Besides being the most graceful fruit-bearing tree, the Date Palm is one of the most valuable. Few trees grow to be as tall or provide such a cornucopia of fruit. They are also infused with the power to resist heat and drought and are probably the oldest tree cultivated by man for centuries! History tells us that they began life in the Euphrates and Tigris River Valleys.
Without the palm tree, many parts of Arabia and the Sahara would not be inhabitable. Along with all its other values, it is considered to be the most important food plant of the great deserts, growing in oases and capable of absorbing more alkali from the soil than any other fruit tree. In the United States, dates are grown in several hot, irrigated valleys of Arizona and California. These areas include the Imperial Valley and the Coachella Valley in Southern California (where your date palms are lovingly tended) and the Colorado, Gila, and Salt River valleys of Arizona. Other countries where the date is grown successfully are China, Italy, France, and Spain.
The Date Palm can reach a height of 100 feet. Its trunk is straight with rough bark, and its large cluster of leaves and bounty of fruit appear at the top. The leaves resemble huge feathers 12 to 18 feet long, and each year there are about 12 to 20 of them. The fresh green color of the leaves last several years (looking as though they had just bloomed) and then pale gradually and lean toward the trunk. In very arid regions, they remain as though preserved.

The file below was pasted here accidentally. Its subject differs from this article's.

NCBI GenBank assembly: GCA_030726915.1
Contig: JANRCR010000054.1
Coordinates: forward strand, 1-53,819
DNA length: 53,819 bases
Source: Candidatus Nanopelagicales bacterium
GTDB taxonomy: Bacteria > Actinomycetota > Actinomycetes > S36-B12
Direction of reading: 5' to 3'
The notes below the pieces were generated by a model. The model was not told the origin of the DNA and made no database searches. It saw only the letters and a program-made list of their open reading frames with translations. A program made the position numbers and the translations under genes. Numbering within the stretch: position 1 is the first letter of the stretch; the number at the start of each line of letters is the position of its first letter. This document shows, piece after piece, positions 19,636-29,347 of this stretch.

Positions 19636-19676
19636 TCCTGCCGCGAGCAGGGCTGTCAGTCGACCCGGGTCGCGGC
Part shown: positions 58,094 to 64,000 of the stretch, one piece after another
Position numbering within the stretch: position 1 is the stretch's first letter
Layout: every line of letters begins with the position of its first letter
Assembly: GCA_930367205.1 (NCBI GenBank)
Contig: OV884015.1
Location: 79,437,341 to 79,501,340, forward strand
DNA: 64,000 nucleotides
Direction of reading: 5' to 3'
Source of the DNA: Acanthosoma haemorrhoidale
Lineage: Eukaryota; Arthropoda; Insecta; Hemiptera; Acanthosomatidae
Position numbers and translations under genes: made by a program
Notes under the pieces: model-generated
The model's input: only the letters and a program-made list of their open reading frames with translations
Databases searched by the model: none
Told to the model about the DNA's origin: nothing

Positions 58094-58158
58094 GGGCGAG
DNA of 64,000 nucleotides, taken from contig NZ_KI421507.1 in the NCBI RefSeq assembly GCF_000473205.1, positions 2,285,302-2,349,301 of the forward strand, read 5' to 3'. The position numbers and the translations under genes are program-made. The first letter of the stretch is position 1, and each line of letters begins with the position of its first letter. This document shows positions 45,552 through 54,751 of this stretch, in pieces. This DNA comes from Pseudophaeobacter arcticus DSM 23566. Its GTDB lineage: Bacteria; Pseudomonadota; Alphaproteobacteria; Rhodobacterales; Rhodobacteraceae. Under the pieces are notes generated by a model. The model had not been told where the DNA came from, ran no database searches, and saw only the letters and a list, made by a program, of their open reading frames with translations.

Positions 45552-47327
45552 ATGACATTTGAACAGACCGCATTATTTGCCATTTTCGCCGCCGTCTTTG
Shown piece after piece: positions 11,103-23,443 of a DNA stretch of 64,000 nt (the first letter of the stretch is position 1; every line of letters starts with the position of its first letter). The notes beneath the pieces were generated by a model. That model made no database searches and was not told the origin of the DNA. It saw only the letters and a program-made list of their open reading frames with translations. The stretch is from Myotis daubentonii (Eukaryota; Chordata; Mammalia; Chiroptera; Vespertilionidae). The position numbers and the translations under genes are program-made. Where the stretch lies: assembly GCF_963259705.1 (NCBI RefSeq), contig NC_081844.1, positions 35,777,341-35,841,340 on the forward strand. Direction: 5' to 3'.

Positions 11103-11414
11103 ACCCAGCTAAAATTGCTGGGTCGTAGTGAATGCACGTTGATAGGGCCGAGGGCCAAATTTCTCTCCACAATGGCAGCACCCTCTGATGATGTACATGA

There are male palms with staminate blossoms and females with pistillate blossoms. If they grow in the wild, the wind will carry the pollen from male to female, but in cultivated crops (that yours are) farmers tie sprays of male blossoms to female flower clusters. Each cluster produces a bunch of dates weighing from ten to forty pounds and a strong, vigorous tree can provide from 8 to 12 such bunches. The tree is usually grown from shoots and begins to bear fruit within four to eight years. It sometimes continues to bear fruit until it is 100!
The Medjhool Dates are the most prized of all the dates. In June and July, the fruit enters the Khalal stage, and the dates begin to turn yellow or red. In the intense heat of August, they ripen quickly. That is when the farmers must protect them from birds, insects, and rain by swaddling them in cloth and net bags.
Then the dates, still carefully covered, enter the Rutab stage when the tips of the fruit soften and they turn the familiar amber or brown shade. As the Rutab phase progresses, most dates become sweet, soft, and delicate. It is at this point where our growers make the difficult decision–to pick or not. A ripe date is a sticky date. If not handled properly, it can spoil. Then, if left too long on the tree it could ferment.
Your Medjhool dates are not permitted to remain on the tree long enough to approach the Tamar stage. Re-hydrating is not in accordance with the principles of organic farming that our growers abide by. That is why you will be delighted with the dates.